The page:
This is a cross post from the Cloud for Good blog.
When implementing new technology in your organization or expanding your existing system, a little bit of planning can go a long way in ensuring the success of your project. Planning the project well and having subject matter experts and/or experienced project managers can help the project move smoothly. Every project will have bumps in the road, but below are some tips that will help smooth out the bumps.
Caution #1: Run your discovery sessions well.
Now is the time to sit down with the main “sponsors” of the project (whether it’s the executive committee or a small team of people within a department) and your client team to make sure you fully understand what your teams needs. Allow your team to do a “brain dump” of their ideas, pain points, and needs. Don’t focus yet on the technological solution; just allow them to talk about their processes or desires, or even allow them to vent for a few minutes about what simply doesn’t work for them. Allow the conversation to be organic and go in its own direction, but don’t miss an opportunity to ask follow up questions. You may hear a tiny little factoid during a conversation that is crucial to the implementation. Also make sure you have documented those “exceptions” that always pop up every now and then. Sometimes the exceptions aren’t worth planning around, but sometimes they are.
After the “brain dump” is finished, the questions are answered and you have a clear idea of what your project will look like, take some time to categorize the requirements of the project. Categorizing your requirements will be especially helpful if the project has limited resources or you must plan the project as a phased implementation. Categorize your requirements into the following headings:
A) Must Have
B) Like to have
C) “In a perfect world”
After your discovery is done, after the requirements are categorized and phases are discussed and agreed on, work with your project manager to write down your discovery findings. The document can be a written narrative of how the project will proceed or it can be a list of requirements or a statement of work. Make sure to put down as much detail as possible and make sure that the team agrees with the document by having them sign it. The discovery documents can and will become invaluable later on in the project if there is a misunderstanding or confusion about a piece of the project.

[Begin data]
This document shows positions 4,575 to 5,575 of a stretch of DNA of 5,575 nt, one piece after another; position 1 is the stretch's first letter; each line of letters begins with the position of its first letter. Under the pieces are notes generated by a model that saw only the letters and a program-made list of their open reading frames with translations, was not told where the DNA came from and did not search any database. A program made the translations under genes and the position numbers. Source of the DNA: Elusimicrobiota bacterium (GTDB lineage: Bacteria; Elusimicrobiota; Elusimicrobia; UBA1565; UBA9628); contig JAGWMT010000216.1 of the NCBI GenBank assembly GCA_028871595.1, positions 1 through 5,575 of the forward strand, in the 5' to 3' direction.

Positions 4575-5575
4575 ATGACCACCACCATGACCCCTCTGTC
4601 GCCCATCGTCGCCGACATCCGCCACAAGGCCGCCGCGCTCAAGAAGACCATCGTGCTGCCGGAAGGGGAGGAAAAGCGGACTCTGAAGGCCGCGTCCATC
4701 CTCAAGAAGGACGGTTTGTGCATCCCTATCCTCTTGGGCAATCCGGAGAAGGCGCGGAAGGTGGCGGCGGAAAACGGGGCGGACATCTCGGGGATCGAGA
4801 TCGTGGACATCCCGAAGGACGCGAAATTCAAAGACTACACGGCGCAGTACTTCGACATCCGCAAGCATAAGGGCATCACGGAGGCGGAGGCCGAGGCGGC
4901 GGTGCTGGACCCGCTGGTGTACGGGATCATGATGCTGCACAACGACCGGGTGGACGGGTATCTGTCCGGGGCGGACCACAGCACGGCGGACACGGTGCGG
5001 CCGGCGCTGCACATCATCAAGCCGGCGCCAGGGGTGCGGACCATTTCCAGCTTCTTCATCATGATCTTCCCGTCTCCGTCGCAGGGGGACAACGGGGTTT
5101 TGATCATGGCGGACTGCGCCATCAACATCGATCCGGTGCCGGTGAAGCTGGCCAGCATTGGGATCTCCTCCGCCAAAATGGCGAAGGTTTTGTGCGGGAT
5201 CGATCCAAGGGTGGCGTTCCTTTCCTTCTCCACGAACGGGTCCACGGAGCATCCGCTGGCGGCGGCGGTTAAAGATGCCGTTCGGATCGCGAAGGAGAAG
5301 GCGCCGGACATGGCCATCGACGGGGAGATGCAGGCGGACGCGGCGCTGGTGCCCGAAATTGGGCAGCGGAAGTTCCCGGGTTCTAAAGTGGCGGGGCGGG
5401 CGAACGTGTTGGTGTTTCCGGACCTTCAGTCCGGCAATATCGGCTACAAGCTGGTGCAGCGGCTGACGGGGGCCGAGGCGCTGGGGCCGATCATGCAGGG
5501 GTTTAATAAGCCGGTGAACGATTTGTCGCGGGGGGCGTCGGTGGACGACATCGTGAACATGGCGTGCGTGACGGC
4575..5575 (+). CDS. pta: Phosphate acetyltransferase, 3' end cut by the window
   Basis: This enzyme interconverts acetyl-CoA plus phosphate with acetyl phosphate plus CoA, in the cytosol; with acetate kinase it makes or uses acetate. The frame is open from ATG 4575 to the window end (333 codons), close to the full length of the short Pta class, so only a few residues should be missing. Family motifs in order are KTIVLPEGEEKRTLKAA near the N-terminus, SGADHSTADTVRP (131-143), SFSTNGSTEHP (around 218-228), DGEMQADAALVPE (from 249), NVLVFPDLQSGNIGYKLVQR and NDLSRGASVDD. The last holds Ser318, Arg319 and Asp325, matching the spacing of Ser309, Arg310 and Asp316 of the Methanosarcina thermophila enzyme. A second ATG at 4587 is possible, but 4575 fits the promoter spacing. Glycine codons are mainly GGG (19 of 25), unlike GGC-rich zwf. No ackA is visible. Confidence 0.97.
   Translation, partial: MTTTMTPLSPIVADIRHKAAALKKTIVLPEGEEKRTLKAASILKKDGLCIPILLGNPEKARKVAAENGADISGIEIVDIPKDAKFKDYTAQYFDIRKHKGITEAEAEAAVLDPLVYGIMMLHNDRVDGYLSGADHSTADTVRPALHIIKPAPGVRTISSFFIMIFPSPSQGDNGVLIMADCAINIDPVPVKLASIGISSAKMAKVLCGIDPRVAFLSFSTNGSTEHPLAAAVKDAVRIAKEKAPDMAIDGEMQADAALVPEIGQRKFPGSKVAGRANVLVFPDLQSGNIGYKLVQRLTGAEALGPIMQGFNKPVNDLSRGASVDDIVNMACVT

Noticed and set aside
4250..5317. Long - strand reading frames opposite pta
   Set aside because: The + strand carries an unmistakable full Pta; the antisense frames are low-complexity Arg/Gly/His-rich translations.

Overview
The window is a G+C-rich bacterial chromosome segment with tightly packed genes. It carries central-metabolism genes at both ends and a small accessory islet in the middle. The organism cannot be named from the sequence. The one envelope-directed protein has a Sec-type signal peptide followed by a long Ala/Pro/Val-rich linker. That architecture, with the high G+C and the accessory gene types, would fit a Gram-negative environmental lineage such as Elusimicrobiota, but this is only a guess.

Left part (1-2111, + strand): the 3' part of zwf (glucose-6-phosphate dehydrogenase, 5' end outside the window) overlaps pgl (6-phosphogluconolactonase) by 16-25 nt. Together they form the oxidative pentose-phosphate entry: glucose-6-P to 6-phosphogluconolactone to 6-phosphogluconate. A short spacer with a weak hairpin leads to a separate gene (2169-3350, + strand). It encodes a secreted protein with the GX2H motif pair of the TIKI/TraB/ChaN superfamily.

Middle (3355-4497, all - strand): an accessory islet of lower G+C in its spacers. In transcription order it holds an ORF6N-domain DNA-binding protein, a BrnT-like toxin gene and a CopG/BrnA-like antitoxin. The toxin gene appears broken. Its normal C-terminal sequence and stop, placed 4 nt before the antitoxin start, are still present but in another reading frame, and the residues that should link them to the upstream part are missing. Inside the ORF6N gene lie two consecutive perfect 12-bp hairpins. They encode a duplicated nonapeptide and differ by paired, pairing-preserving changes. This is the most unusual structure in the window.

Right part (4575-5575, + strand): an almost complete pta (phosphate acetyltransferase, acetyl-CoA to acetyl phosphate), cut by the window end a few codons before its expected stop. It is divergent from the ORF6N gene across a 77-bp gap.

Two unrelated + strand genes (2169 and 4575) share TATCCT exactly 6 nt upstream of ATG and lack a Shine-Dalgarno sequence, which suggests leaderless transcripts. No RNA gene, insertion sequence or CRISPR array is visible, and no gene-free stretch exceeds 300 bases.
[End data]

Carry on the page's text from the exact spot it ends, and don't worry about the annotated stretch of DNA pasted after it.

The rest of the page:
Caution # 2: Don’t just add something because someone requested it.
A member of your team has asked you to add a new business process to your Salesforce system because he or she has been tasked with moving a current business process from existing Excel spreadsheets or paper forms into Salesforce. You have conducted a discovery session and the team member is absolutely insisting on a specific design. Time to go to work. Or do you?
Just because something sounds good to a user doesn’t mean it should be in the system. Before you start adding new custom objects, page layouts, fields, workflows, etc, take a step back and make sure that needs are not already addressed in the current system configuration. I worked in an organization that implemented Salesforce on a small scale at roll-out, but during the initial discovery phase had actually talked with several different departments. If this is the case with your current project, check into the following before adding new customizations:
- First and most important, make sure a clear business reason exists for adding the new customizations. Just because someone wants to use Salesforce for their day-to-day business processes doesn’t make it a good choice, especially if you are being asked to add new customizations to an existing system.
- Perhaps Salesforce isn’t the best place to track certain information. The organization I mentioned above actually worked with a legal advisor about some of the information that was going to potentially be tracked in Salesforce. In the end, for clear legal reasons, certain information was kept on paper in file cabinets rather than tracked in Salesforce (even security settings couldn’t hid the information well enough). If in doubt, ask advisors in other departments (i.e. legal, human resources, IT, etc.) if the information should be there or not.
- Make sure that the configuration the client is asking for doesn’t already exist. Were this particular client’s needs or requests actually implemented prior to the current project and the client wasn’t told about it? It doesn’t take long to check and you may save yourself and your system some unnecessary overlap.